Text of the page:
400 US 1004 Crosslin v. Mountain States Telephone and Telegraph Company

400 U.S. 1004

91 S.Ct. 562

27 L.Ed.2d 618

Erlene CROSSLIN et vir.

No. 326.

Supreme Court of the United States

January 18, 1971

On Petition for Writ of Certiorari to the United States Court of Appeals for the Ninth Circuit. The motion of the National Association for the Advancement of Colored People for leave to file a brief, as amicus curiae, is granted. The petition for a writ of certiorari is also granted and the judgment of the United States Court of Appeals for the Ninth Circuit is vacated. The case is remanded to the United States District Court for the District of Arizona for reconsideration in light of the suggestions contained in the brief of the Solicitor General, as amicus curiae, filed November 19, 1970. By this remand this Court intimates no view as to the merits of the Solicitor General's position.

Mr. Justice DOUGLAS, dissenting.


Title VII of the Civil Rights Act of 1964 establishes methods of securing relief for individuals complaining of discrimination in employment. An individual may bring court action to enforce his rights under Title VII only after he has filed a timely charge with the Equal Employment Opportunity Commission (EEOC). Section 706(b) of the Act provides no charge may be filed with the EEOC until 60 days after the commencement of proceedings (unless they are terminated earlier) before a state or local agency, if one exists, which has power 'to grant or seek relief' or to 'institute criminal proceedings' with respect to the complaint. The EEOC has interpreted § 706(b) as requiring initial submission of the complaint to state agencies only where the agency can provide adequate relief. At present Arizona and six other States* have agencies with remedial powers which the EEOC finds inadequate.


This case arose in Arizona. Petitioners brought a complaint of racial discrimination in employment to the EEOC without first going to the Arizona Civil Rights Commission. The EEOC found there was reasonable cause to believe the charge was true and sent a statutory Notice-of-Right-To-Sue-Within-Thirty-Days and the action was timely filed. The Court of Appeals held that the District Court should have dismissed the complaint for lack of jurisdiction because the Arizona Civil Rights Commission should have been given the initial opportunity to consider the complaint. The court found that a state agency 'to grant and seek relief' included an agency that could only attempt to settle the dispute by conciliation and persuasion.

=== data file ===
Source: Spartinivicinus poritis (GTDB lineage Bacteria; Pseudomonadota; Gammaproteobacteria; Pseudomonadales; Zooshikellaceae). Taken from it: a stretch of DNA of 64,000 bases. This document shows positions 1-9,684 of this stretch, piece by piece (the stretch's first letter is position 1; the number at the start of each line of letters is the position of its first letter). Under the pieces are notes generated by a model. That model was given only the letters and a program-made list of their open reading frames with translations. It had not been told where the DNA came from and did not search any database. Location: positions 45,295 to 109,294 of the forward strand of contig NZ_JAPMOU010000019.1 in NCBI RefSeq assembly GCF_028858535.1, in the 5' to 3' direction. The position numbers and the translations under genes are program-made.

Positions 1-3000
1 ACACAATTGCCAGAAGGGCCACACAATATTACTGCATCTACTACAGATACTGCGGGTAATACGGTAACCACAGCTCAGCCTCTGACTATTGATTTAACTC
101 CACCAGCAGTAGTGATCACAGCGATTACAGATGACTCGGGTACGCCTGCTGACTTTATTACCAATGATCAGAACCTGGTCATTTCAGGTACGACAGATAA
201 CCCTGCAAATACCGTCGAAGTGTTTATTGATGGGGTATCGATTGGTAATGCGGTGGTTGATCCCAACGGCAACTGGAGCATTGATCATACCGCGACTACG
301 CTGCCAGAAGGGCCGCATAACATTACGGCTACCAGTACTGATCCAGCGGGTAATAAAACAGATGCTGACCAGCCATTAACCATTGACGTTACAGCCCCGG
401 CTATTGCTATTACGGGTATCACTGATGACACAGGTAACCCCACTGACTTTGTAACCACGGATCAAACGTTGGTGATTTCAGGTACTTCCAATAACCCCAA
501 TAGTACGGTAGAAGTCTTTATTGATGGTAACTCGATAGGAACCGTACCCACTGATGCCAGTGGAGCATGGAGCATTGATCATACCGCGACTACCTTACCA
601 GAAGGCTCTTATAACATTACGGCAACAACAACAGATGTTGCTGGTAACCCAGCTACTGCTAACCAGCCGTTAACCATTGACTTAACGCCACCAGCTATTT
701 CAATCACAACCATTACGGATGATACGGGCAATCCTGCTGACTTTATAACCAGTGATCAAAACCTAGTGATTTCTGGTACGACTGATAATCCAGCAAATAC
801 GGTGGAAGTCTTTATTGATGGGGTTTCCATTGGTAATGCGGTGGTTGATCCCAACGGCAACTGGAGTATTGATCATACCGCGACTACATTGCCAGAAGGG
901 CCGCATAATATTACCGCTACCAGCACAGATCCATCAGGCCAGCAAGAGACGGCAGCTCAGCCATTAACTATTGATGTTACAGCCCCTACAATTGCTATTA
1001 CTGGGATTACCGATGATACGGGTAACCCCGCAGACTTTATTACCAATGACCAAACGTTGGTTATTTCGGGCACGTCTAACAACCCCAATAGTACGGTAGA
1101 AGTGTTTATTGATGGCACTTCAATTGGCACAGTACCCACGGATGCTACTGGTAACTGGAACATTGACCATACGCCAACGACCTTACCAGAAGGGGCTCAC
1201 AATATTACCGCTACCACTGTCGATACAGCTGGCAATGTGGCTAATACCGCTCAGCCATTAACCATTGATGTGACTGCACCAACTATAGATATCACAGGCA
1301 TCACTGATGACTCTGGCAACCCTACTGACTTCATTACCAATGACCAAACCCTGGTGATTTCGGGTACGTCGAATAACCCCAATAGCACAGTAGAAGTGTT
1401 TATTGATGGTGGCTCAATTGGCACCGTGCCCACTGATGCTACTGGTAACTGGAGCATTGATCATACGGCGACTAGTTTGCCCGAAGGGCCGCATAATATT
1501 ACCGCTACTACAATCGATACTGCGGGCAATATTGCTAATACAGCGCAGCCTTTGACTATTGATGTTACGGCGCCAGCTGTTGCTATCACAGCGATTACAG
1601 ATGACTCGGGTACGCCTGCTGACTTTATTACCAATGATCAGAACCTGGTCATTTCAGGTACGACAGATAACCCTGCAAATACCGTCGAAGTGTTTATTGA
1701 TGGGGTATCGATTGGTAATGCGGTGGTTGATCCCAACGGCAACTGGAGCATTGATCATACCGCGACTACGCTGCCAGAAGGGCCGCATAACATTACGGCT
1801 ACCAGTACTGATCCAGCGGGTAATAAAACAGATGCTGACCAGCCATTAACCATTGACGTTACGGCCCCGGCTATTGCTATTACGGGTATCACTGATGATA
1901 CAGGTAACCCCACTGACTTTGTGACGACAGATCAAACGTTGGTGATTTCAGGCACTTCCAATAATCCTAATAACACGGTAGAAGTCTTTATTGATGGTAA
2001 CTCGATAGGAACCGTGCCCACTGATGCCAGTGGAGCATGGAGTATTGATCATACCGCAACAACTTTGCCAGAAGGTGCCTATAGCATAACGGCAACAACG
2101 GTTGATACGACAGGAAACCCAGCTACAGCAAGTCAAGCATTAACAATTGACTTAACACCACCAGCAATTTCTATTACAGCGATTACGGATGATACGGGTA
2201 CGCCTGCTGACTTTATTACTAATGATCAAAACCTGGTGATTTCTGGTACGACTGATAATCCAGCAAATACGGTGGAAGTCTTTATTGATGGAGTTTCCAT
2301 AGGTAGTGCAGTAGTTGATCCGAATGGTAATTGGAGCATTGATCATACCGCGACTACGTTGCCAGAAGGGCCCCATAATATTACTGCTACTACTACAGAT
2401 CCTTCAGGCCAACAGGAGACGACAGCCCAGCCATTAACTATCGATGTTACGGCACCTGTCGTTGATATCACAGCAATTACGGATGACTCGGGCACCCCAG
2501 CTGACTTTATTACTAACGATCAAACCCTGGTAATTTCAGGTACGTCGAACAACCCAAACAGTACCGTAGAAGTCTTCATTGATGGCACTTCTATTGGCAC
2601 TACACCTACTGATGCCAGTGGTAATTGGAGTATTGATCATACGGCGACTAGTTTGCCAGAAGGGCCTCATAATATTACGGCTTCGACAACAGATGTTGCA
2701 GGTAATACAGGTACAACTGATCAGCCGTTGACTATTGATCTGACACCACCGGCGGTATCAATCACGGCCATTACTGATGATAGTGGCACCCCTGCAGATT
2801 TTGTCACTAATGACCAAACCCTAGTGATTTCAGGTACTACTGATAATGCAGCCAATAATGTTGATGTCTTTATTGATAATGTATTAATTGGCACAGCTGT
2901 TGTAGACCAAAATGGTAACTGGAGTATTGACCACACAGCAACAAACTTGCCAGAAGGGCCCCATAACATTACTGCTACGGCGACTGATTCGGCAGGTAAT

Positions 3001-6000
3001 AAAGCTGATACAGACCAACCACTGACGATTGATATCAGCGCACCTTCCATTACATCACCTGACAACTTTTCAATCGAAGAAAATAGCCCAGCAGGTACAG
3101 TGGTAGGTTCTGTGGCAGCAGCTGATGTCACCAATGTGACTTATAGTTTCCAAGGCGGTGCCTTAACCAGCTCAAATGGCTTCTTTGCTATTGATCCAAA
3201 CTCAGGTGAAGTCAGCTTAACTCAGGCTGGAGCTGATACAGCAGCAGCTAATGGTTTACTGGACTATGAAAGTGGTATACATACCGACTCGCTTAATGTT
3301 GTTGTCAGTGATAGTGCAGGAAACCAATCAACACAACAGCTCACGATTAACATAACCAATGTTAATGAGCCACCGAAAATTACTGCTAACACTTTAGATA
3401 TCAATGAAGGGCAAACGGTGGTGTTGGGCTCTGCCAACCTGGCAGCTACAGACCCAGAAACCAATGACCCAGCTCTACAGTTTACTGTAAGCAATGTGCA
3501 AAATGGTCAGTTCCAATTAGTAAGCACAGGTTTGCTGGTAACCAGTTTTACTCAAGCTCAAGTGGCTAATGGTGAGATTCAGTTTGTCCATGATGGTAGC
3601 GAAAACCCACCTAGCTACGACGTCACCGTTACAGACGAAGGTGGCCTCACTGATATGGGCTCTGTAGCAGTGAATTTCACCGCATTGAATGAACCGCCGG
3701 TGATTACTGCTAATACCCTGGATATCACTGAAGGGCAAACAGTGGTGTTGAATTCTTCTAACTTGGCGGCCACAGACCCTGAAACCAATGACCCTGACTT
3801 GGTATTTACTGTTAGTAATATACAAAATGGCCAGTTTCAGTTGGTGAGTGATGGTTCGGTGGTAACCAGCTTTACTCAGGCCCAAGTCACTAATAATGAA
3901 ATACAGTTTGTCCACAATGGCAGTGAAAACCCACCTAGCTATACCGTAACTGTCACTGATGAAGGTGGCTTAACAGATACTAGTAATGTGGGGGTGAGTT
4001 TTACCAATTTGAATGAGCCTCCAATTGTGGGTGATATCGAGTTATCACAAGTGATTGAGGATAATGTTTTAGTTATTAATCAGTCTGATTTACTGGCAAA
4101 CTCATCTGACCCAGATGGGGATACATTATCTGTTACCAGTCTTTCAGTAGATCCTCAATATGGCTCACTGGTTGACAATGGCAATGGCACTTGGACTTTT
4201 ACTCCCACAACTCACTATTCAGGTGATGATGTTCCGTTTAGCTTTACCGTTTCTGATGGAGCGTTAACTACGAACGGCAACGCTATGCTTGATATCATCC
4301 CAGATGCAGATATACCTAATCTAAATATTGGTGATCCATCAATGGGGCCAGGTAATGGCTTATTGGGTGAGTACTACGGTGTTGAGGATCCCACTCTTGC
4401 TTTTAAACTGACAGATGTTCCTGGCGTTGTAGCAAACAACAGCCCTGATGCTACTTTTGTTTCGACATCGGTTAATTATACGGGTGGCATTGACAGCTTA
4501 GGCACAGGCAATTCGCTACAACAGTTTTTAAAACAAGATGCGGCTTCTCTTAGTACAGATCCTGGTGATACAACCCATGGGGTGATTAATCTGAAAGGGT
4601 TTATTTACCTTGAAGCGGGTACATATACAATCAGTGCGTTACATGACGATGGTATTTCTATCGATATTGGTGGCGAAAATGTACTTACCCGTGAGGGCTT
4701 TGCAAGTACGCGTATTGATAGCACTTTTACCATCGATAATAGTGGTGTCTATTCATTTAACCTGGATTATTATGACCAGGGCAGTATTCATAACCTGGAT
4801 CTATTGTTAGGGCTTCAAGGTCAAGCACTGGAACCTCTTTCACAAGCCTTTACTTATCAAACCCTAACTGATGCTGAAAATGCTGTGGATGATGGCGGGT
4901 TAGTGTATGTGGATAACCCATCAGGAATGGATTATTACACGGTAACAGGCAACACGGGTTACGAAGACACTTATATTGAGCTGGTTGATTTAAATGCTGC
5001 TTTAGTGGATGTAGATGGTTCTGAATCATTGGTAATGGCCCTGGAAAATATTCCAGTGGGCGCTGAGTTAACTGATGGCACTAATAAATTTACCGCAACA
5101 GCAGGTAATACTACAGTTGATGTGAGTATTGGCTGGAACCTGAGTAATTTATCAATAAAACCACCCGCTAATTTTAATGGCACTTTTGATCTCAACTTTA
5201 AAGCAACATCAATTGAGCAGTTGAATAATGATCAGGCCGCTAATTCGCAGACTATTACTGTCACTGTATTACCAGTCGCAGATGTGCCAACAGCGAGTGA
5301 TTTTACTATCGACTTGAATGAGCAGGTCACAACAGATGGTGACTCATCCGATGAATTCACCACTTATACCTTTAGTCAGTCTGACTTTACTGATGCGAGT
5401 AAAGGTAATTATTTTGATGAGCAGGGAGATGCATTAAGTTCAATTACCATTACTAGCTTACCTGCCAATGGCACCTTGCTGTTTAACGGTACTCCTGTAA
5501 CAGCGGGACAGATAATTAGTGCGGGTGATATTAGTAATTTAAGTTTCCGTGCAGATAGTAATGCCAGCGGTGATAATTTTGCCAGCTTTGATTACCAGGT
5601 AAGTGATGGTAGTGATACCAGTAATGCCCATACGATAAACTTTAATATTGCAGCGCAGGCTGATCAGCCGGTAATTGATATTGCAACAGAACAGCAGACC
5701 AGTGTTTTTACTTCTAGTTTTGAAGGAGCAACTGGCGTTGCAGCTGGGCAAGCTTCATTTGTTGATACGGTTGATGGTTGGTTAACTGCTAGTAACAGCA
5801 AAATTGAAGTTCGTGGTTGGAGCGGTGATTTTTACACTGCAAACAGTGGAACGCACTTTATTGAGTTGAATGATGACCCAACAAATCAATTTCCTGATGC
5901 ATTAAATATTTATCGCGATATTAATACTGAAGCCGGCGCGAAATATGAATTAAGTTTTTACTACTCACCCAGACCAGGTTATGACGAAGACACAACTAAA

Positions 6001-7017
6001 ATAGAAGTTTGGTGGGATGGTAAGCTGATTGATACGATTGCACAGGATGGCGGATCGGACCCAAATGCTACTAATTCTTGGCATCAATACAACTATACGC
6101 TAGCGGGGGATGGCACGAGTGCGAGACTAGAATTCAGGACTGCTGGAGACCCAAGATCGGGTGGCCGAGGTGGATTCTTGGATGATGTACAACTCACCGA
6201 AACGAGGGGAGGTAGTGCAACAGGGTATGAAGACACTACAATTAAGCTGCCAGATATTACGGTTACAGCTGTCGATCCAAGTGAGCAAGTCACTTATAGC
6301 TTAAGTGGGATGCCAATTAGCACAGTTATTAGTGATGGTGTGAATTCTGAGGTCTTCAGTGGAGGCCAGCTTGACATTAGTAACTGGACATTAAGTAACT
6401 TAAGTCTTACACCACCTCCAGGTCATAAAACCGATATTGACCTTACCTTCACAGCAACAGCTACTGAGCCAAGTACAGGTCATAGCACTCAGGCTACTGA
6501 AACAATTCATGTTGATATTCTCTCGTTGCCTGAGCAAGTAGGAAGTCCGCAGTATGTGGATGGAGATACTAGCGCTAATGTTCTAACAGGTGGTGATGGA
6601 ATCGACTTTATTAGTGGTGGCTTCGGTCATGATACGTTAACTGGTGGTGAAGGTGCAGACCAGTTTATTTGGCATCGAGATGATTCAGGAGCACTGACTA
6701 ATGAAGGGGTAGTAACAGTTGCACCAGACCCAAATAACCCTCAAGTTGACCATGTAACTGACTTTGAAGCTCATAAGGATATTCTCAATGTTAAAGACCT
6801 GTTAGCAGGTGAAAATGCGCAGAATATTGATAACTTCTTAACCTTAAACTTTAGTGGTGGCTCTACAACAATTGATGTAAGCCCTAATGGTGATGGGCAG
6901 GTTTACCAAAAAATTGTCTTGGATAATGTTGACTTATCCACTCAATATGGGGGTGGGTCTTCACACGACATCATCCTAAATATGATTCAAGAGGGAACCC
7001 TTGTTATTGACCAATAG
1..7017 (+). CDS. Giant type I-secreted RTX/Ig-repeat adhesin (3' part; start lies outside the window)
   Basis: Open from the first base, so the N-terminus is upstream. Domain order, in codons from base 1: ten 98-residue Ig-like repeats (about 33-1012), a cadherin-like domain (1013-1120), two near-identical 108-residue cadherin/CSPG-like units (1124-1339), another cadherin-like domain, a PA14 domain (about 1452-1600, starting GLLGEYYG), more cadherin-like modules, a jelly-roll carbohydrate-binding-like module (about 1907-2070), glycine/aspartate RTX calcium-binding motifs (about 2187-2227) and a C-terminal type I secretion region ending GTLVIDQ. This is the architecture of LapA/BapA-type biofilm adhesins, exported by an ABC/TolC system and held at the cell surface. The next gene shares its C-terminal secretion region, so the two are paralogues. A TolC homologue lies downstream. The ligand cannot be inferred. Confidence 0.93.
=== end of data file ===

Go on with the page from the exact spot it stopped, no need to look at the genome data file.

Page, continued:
The proper functioning of the various Civil Rights Acts is of critical importance. This Court has recently reemphasized the importance of deference to an administrative interpretation by the agency charged with the initial interpretation of a new law. United States v. City of Chicago, 400 U.S. 8, 91 S.Ct. 18, 27 L.Ed.2d 9; Udall v. Tallman, 380 U.S. 1, 16, 85 S.Ct. 792, 13 L.Ed.2d 616. The court below rejected the administrative interpretation of § 706(b). In so doing it requires pursuing a state remedy classified as inadequate by the EEOC.


The various Civil Rights Acts represent a national commitment to achieve an end to racial discrimination. Forcing an alleged victim of racial discrimination—usually an indigent—first to seek a state remedy classified as inadequate by the federal rights when that state remedy is palpably inadequate presents an issue of considerable importance. See Glover v. St. Louis-San Francisco R. Co., 393 U.S. 324, 89 S.Ct. 548, 21 L.Ed.2d 519. I would grant certiorari to decide the question presented in this case.


Idaho, Maine, Montana, Oklahoma, Tennessee, and Vermont.